Staff Reporter
IN 2003, GESA, the Gas and Electricity Board, managed to reduce the sums of money owed by clients in the Balearics by 12% but the so-called “historic debt” has continued to rise to 15.9 million euros. GESA describes as “very positive” the way it has balanced its books in 2003 taking into account the special circumstances surrounding the last 12 months. As at 31 December 2003, defaulters had left the company with a debt of 15.9 million euros (2'645 million pesetas), in comparison to the 16.2 million euros incurred in 2002. In real terms, the drop in the “historic debt” is 2%, to which a further 10% has to be added for the increase in demand. GESA claim that out of this figure, around 6.6 million euros (7.0 in 2002) related to debts contracted by everyday clients, 3.2 million euros (3.4 in 2002) by town councils, and the remainder by “special” clients and official organisations. In the last three years, GESA has been able to reduce considerably the debt owed by its clients. At the present time, GESA is assuming responsibility for close to the gigantic figure of half a million clients on Majorca, specifically 457'711. The total rises to 587'943 after adding subscribers from Minorca, Ibiza and Formentera. Yet again, the company registerd record demand for electricity supply this last summer. The increase in clients in the Balearics during 2003 numbered 10'028, with a percentage growth on Majorca of 2.2%, significantly inferior to the accumulated demand of 10.2%. Contracted power output has grown by 100'623 kilowatt hours (kwh), representing 73.6% of the total increase in the Balearics and a growth over the course of the year of 3.6%. As of this month, consumers will pay more for their electricity supply. Householders will witness a 1.47% increase in their bills and other clients (town councils, large companies and organisations) by 1.6%. GESA points out that the rise is less than one point of the cost of living index increase. Spokesman Maria Magdalena Frau claimed that from 1995 to 2003, prices for electricity in Spain have gone down by 33.44% in real terms.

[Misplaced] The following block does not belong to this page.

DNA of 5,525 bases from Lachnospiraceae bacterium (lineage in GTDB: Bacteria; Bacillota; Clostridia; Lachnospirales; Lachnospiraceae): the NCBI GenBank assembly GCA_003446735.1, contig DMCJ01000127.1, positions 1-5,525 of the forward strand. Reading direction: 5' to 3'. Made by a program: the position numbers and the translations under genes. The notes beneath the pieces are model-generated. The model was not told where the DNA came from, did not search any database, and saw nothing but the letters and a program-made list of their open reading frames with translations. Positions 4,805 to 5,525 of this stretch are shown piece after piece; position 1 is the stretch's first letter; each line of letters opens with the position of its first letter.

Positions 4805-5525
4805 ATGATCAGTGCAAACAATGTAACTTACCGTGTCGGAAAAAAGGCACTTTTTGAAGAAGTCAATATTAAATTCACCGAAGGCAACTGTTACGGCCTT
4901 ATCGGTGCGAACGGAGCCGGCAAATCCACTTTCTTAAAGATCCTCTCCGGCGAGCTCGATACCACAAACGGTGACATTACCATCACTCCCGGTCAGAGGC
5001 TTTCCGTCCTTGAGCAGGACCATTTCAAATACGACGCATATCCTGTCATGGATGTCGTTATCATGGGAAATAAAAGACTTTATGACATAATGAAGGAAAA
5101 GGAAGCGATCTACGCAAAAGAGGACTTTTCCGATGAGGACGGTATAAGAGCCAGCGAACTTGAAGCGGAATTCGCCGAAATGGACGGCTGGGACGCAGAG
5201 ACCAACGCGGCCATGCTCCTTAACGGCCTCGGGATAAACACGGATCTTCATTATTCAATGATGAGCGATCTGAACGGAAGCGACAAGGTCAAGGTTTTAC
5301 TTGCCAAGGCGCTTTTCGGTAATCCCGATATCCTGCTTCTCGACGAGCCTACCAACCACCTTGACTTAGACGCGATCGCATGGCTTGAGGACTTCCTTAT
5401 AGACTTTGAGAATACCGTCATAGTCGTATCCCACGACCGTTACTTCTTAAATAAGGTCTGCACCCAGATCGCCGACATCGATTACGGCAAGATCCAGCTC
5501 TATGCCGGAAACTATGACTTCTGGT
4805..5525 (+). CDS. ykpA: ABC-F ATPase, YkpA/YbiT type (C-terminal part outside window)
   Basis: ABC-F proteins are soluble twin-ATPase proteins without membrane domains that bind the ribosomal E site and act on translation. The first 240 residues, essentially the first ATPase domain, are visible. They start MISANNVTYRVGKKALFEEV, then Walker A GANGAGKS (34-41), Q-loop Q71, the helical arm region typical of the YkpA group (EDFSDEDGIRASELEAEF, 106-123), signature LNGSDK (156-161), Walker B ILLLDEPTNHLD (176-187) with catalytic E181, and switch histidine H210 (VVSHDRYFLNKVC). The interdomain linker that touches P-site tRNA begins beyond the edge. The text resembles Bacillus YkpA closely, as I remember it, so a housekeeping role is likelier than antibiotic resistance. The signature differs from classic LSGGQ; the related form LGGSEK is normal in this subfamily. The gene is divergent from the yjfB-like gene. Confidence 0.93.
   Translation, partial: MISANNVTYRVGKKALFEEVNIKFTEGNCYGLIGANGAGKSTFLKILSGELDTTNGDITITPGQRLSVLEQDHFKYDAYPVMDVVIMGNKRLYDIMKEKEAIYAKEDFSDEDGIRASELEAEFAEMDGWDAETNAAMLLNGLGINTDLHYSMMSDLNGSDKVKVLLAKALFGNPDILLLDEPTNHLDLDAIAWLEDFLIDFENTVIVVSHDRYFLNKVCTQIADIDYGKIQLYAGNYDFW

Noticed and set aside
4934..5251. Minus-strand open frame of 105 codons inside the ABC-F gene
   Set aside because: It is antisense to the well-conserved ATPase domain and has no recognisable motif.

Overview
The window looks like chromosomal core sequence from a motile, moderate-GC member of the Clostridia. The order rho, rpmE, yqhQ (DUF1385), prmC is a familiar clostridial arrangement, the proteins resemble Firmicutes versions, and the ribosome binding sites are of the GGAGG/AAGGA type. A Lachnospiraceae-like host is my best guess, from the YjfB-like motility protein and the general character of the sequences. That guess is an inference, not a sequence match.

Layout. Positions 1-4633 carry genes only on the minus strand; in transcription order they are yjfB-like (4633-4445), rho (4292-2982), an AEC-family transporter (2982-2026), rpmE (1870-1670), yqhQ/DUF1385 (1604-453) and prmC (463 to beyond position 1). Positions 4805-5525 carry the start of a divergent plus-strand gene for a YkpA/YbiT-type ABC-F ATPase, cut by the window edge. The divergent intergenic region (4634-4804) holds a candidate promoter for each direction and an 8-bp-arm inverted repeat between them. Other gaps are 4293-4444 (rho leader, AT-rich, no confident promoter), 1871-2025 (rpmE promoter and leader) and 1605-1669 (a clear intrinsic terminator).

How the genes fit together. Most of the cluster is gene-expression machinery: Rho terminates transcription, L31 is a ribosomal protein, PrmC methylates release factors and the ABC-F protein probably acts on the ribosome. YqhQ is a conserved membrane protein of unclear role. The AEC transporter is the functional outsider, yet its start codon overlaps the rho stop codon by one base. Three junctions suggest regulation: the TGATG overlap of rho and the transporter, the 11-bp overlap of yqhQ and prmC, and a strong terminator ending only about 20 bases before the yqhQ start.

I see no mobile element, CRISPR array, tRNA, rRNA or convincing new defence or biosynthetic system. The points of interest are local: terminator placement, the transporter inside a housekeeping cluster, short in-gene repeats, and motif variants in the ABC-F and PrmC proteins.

The huge growth in demand for power in the Balearics is a result of massive purchasing of electrical goods, population increase and the tourist influx. During the final month of 2003, demand for electricity on Majorca reached 325.02 gigawatt hours (gwh) which represents an increase of 11.1% over 2002. The accumulated demand over the year reached 4.088.85 gwh, an increase of 10.2%.

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